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Title:Activity-based sensors for reactive aldehydes and their corresponding enzymatic machinery
Author(s):Bearrood, Thomas Edward
Director of Research:Chan, Jefferson
Doctoral Committee Chair(s):Chan, Jefferson
Doctoral Committee Member(s):Burke, Martin; Sarlah, David; Zimmerman, Steven
Department / Program:Chemistry
Degree Granting Institution:University of Illinois at Urbana-Champaign
Subject(s):molecular imaging
activity-based sensors
aldehyde dehydrogenase
Abstract:Molecular imaging agents are chemical tools that have become essential to the study of life. The field of molecular imaging encompasses a wide range of modalities and mechanism, but an exciting and growing subfield is that of activity-based sensing. Activity-based sensors provides new insights into biological processes since they report on the activity of biological species rather than just the presence. Naturally these are ideal probes for enzymes, affording multiple turnovers and higher signal from a single active enzyme. Activity-based sensors are also excellent sensors for reactive small molecules with unique chemical reactivity. Here, we report the development and/or progress on activity-based sensors for reactive biological aldehydes and the enzymatic machinery tasked with aldehyde metabolism. We first developed AlDeSense, the first turn on fluorescent probe selective for aldehyde dehydrogenase (ALDH) 1A1. We pursued a probe for this enzyme since it’s frequently cited as a cancer stem cell marker. AlDeSense had remarkable selectivity for ALDH1A1, producing a 20-fold increase in fluorescence signal upon oxidation by the enzyme. We confirmed ALDH1A1 activity, as measured by AlDeSense, was a reliable cancer stem cell marker in leukemia, melanoma, and breast cancer models. AlDeSense was then applied to image ALDH1A1 activity in aggressive and non-aggressive melanoma ex vivo and in vivo. We demonstrated that not only do the cancer stem cells have elevated ALDH1A1 activity in cell culture, but they maintain elevated activity through establishment of a tumor microenvironment. We next sought to improve on certain limitations of AlDeSense, namely the green fluorescence and cell impermeability. Towards this goal, eleven possible Si-xanthene probes were synthesized. Each iteration provided new insights into the electronic and steric requirements for isoform selectivity and fluorescence turn on. In the end, the careful incorporation of two fluorine atoms on the reactive benzaldehyde moiety produced a selective molecule named red-AlDeSense. Red-AlDeSense was used to study ALDH1A1 activity in lung cancer models. We also aimed to develop a selective probe for 4-hydroxynonenal (4HNE). It is one of the most reactive and abundant aldehydes produced during oxidative stresses (i.e. lipid peroxidation) and has been connected to many age-associated conditions including cancer and neurodegeneration. We hypothesized selectivity could be achieved against the other 10000-plus aldehydes reported in biological systems using an activity-based sensor. We are currently investigating synthetic strategies to achieve a fluorophore capped by our hydrazinoacetate trigger. We anticipate this probe will be extremely useful to study the effects of 4HNE in living systems of many disease models. We are particularly interested in its connection to cancer stem cells.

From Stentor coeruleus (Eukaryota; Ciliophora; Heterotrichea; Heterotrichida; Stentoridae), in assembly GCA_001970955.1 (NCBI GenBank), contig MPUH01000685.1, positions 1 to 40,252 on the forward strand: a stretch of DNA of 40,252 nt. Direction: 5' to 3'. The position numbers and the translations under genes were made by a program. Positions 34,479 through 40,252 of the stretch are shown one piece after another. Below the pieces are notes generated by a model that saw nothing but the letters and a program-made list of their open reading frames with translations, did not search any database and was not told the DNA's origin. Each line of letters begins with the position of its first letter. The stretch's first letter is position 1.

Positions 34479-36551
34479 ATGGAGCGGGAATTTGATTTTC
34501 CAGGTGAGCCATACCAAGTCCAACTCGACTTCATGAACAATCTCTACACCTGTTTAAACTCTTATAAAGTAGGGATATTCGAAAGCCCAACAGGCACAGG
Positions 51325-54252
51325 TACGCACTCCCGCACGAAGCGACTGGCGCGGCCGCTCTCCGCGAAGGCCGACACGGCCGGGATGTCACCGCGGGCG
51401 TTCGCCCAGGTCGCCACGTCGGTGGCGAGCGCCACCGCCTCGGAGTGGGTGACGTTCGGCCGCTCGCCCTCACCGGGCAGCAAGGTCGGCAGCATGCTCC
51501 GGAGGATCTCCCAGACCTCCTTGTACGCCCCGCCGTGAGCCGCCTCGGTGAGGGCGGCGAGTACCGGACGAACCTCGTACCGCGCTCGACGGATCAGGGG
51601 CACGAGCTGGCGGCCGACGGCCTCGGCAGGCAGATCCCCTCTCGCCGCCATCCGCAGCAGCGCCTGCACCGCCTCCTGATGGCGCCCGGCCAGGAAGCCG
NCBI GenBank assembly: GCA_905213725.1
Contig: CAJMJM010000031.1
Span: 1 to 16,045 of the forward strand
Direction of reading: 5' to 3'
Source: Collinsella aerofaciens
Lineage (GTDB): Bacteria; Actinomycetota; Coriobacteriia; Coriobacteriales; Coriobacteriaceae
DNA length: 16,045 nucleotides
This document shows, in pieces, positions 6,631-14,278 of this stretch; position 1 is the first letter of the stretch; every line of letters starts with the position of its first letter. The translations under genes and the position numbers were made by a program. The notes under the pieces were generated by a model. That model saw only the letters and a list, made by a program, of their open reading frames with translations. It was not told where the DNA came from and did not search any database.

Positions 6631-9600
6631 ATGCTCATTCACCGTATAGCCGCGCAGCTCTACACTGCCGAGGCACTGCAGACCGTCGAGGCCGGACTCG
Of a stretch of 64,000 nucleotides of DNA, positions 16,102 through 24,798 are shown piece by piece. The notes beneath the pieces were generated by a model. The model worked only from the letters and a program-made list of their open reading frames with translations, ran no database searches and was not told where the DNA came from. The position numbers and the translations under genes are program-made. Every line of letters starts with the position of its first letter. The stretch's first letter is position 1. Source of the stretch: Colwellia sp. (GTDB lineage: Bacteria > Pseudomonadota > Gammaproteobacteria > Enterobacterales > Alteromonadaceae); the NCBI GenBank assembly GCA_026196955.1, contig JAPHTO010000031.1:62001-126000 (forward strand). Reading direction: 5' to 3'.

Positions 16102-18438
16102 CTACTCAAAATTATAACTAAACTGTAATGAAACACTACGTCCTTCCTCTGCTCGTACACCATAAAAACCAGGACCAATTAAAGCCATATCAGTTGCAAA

Issue Date:2020-11-25
Rights Information:Copyright 2020 Thomas Bearrood
Date Available in IDEALS:2021-03-05
Date Deposited:2020-12

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